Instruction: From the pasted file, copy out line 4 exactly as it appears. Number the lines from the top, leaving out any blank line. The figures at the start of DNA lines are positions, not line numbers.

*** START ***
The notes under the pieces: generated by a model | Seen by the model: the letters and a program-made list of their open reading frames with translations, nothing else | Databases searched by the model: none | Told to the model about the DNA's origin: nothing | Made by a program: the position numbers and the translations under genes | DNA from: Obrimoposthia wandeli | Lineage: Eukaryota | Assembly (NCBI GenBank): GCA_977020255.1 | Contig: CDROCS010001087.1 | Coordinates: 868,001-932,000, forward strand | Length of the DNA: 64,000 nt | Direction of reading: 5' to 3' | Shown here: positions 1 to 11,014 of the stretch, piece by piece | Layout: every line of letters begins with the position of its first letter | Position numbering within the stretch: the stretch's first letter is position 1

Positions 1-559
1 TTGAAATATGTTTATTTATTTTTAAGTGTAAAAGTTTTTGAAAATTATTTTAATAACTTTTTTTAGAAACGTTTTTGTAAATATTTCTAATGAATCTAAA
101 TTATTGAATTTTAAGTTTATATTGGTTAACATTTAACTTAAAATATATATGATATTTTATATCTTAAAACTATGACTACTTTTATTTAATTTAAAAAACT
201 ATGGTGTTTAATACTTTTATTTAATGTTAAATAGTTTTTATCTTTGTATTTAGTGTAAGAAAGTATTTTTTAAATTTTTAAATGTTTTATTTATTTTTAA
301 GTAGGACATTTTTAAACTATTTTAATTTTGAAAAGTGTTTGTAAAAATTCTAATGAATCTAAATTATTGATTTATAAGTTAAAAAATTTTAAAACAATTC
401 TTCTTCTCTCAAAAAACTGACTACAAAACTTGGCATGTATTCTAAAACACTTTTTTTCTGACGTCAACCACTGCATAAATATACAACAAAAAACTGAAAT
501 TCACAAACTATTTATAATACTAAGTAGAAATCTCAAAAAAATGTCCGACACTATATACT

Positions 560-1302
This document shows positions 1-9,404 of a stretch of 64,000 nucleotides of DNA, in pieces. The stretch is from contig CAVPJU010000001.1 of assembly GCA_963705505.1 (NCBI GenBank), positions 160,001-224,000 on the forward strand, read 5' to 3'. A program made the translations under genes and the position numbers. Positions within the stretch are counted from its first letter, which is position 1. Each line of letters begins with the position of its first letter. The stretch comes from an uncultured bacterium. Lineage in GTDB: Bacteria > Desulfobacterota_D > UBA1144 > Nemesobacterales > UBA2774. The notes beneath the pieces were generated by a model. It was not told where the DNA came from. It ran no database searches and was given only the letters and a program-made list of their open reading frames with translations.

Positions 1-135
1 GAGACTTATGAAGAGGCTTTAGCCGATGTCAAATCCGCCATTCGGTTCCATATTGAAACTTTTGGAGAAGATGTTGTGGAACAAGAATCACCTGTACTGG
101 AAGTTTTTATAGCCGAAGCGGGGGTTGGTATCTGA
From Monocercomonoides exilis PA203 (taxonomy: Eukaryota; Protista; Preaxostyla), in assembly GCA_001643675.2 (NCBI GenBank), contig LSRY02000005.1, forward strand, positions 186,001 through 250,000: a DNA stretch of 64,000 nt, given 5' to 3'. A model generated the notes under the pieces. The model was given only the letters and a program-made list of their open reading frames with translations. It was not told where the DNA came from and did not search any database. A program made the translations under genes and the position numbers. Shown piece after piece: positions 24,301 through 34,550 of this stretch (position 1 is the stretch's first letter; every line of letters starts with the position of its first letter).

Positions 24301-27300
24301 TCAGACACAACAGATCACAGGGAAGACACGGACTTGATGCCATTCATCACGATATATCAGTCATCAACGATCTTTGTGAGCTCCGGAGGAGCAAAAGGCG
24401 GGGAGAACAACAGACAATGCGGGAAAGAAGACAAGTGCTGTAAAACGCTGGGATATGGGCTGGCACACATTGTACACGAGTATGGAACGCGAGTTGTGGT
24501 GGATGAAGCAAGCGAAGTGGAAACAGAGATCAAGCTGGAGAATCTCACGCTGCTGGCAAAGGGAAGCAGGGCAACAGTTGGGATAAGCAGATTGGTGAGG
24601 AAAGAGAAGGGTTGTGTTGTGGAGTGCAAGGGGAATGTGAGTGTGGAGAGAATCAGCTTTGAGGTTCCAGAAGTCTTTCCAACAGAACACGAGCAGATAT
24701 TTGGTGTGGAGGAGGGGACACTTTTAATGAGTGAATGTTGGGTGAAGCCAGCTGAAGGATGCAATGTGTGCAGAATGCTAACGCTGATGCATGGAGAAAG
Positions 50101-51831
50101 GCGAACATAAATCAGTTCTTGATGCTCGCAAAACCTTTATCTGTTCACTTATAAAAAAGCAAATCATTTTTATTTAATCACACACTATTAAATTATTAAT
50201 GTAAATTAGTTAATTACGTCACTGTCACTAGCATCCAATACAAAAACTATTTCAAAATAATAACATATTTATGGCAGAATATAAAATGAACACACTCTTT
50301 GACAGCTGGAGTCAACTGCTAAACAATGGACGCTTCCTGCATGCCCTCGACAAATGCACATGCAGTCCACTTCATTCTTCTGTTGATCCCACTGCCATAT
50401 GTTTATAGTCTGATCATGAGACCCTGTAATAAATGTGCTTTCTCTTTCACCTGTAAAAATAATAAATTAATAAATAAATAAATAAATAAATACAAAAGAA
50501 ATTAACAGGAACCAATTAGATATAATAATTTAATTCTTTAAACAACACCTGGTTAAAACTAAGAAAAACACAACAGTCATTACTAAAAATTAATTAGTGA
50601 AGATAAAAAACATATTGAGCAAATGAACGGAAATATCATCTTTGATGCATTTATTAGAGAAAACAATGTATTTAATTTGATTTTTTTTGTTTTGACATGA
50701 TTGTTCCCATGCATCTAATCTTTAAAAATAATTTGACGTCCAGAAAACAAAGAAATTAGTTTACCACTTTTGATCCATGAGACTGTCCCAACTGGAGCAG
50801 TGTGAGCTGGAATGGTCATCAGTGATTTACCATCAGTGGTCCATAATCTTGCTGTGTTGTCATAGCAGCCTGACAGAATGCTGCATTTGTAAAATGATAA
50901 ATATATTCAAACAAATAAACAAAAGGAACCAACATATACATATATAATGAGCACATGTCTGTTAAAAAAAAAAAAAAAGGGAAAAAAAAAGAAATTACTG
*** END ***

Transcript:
101 TTATTGAATTTTAAGTTTATATTGGTTAACATTTAACTTAAAATATATATGATATTTTATATCTTAAAACTATGACTACTTTTATTTAATTTAAAAAACT